Fairfax Stone Historical Monument State Park

Fairfax Stone Historical Monument State Park is a West Virginia state park commemorating the Fairfax Stone, a surveyor's marker and boundary stone at the source of the North Branch of the Potomac River. The original stone was placed on October 23, 1746[3] to settle a boundary dispute between Thomas Fairfax, 6th Lord Fairfax of Cameron and the Privy Council of Great Britain concerning the Northern Neck of Virginia. It determined the proprietorship and boundaries of a large tract of mostly unsurveyed land in the British colonies of Maryland and Virginia.

Fairfax Stone Historical Monument State Park
Fairfax Stone
Map showing the location of Fairfax Stone Historical Monument State Park
Map showing the location of Fairfax Stone Historical Monument State Park
Location of Fairfax Stone Historical Monument State Park in West Virginia
LocationWest Virginia, United States
Coordinates39°11′42″N 79°29′15″W / 39.19500°N 79.48750°W / 39.19500; -79.48750
Area4 acres (1.6 ha)
Elevation3,169 ft (966 m)
Named forFairfax Stone
Governing bodyWest Virginia Division of Natural Resources


The park beside the Fairfax Stone is a clearing at the end of a road with a few picnic tables

Fairfax Stone Historical Monument, part of a four-acre West Virginia state park, is six miles north of Thomas, West Virginia. The site is sparsely developed, lacking any buildings or restroom facilities.


The North Branch Potomac River emerging from under the Fairfax Stone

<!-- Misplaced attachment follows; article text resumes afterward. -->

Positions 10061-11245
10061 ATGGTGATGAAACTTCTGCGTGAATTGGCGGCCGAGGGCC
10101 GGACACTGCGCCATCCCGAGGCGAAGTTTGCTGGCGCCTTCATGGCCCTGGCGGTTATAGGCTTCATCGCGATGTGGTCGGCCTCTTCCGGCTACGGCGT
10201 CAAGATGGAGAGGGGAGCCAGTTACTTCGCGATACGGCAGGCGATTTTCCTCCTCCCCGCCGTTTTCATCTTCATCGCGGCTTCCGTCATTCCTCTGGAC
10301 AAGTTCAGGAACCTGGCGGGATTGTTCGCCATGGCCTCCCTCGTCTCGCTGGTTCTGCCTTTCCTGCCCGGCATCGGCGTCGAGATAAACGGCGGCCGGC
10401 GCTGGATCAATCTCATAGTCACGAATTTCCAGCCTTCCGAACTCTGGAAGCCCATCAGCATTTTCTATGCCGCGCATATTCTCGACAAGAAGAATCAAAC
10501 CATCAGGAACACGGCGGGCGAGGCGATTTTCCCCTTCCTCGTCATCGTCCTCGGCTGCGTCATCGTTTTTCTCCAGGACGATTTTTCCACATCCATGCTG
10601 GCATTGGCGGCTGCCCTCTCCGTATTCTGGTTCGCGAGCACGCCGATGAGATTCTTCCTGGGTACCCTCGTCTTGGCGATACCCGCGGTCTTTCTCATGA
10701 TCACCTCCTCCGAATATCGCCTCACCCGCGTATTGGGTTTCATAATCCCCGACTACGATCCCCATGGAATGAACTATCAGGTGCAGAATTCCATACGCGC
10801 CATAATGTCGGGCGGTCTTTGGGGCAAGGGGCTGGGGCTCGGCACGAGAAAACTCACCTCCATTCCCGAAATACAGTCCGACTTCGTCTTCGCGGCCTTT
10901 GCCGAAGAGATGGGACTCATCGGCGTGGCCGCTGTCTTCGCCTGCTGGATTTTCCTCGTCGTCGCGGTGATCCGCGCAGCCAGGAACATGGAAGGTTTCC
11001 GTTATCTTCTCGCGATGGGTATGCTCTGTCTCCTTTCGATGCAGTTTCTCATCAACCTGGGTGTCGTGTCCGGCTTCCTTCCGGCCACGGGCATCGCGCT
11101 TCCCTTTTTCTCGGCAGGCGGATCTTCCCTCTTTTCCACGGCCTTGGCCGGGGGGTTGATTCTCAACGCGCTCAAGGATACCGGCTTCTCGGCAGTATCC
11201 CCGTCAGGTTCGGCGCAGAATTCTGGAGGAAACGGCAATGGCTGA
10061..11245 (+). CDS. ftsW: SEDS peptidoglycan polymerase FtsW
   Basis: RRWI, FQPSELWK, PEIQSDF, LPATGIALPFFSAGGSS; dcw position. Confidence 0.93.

The exact boundaries of the "Northern Neck Land Grant" (later called the "Fairfax Grant") had been undetermined since it was first contrived in 1649 by the then-exiled Charles II of England. John Savage and his survey party had located the site of the source of the North Branch of the Potomac River (the northern boundary of the tract) in 1736, but had made no attempt to establish the western boundaries.[4] A 1746 survey by Colonel Peter Jefferson (Thomas Jefferson's father) and Thomas Lewis resulted in both the placement of the Fairfax Stone as well as the establishment of a line of demarcation known as the "Fairfax Line", extending from the Stone to the south-east and ending at the source of the Rappahannock River,[5] a distance of 77 miles (124 km).[6] In 1748, George Washington, along with frontiersman and noted surveyor David Morgan of Virginia, had surveyed the area again. Their job was to establish the northernmost boundary of Lord Fairfax's land and estate, on the present day borders of Maryland and West Virginia. They placed the Fairfax Stone where it is today for a consummation of their hard work. The North Branch of the Potomac River initially heads west from its source at the Fairfax Stone before curving north and then generally flowing east toward Chesapeake Bay. For this reason, the Stone is only a county corner of West Virginia counties rather than part of the state's border with Maryland, an issue that was only resolved when the Supreme Court ruled against Maryland in 1910 in Maryland v. West Virginia, determining that Maryland would only go westward up the Potomac far enough to meet a point where a line north from the Fairfax Stone would cross that branch of the Potomac.[7] Until the ruling, the boundary of Maryland was indeterminate. Three West Virginia counties—Grant, Preston and Tucker— share the boundary marked by the Fairfax Stone (West Virginia having seceded from Virginia during the American Civil War).